Wave impedance selection for passivity-based bilateral teleoperation
Akin, David L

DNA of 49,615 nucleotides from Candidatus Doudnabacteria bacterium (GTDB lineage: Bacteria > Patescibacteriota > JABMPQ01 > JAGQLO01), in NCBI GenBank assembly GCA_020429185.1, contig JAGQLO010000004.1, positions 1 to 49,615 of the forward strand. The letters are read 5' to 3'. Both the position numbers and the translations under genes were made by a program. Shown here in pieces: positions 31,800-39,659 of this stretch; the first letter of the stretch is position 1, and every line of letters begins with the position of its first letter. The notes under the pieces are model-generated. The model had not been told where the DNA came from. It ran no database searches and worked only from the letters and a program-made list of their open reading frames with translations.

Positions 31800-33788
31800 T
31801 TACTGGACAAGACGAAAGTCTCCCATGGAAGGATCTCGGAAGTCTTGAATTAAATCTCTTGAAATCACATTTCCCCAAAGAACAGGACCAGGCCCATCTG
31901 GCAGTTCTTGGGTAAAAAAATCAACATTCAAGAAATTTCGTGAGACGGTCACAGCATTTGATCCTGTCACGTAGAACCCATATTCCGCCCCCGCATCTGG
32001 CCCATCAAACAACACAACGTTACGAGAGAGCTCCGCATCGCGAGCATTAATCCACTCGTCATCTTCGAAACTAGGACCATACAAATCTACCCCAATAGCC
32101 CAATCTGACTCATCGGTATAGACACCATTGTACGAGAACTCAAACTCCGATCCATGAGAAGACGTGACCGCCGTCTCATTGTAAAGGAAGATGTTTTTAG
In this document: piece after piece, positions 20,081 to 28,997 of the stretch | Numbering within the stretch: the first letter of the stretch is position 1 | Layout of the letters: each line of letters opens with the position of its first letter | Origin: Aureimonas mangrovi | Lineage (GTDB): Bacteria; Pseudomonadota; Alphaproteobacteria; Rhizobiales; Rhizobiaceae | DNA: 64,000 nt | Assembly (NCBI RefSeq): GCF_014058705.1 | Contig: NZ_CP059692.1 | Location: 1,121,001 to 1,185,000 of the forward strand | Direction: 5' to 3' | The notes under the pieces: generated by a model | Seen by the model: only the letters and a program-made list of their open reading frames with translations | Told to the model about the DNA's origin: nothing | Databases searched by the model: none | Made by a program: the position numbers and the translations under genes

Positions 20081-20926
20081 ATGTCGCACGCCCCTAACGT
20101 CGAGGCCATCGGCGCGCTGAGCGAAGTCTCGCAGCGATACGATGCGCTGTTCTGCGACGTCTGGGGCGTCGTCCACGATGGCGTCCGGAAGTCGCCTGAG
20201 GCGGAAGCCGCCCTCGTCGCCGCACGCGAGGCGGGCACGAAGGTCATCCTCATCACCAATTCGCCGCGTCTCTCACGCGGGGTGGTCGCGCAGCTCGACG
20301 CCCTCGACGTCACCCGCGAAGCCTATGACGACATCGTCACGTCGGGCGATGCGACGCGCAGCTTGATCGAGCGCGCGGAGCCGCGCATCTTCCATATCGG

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When a task must be executed in a remote or dangerous environment, teleoperation systems may be employed to extend the influence of the human operator. In the case of manipulation tasks, haptic feedback of the forces experienced by the remote (slave) system is often highly useful in improving an operator's ability to perform effectively. In many of these cases (especially teleoperation over the internet and ground-to-space teleoperation), substantial communication latency exists in the control loop and has the strong tendency to cause instability of the system. The first viable solution to this problem in the literature was based on a scattering/wave transformation from transmission line theory. This wave transformation requires the designer to select a wave impedance parameter appropriate to the teleoperation system. It is widely recognized that a small value of wave impedance is well suited to free motion and a large value is preferable for contact tasks. Beyond this basic observation, however, very little guidance exists in the literature regarding the selection of an appropriate value. Moreover, prior research on impedance selection generally fails to account for the fact that in any realistic contact task there will simultaneously exist contact considerations (perpendicular to the surface of contact) and quasi-free-motion considerations (parallel to the surface of contact). The primary contribution of the present work is to introduce an approximate linearized optimum for the choice of wave impedance and to apply this quasi-optimal choice to the Cartesian reality of such a contact task, in which it cannot be expected that a given joint will be either perfectly normal to or perfectly parallel to the motion constraint. The proposed scheme selects a wave impedance matrix that is appropriate to the conditions encountered by the manipulator. This choice may be implemented as a static wave impedance value or as a time-varying choice updated according to the instantaneous conditions encountered. A Lyapunov-like analysis is presented demonstrating that time variation in wave impedance will not violate the passivity of the system. Experimental trials, both in simulation and on a haptic feedback device, are presented validating the technique. Consideration is also given to the case of an uncertain environment, in which an a priori impedance choice may not be possible.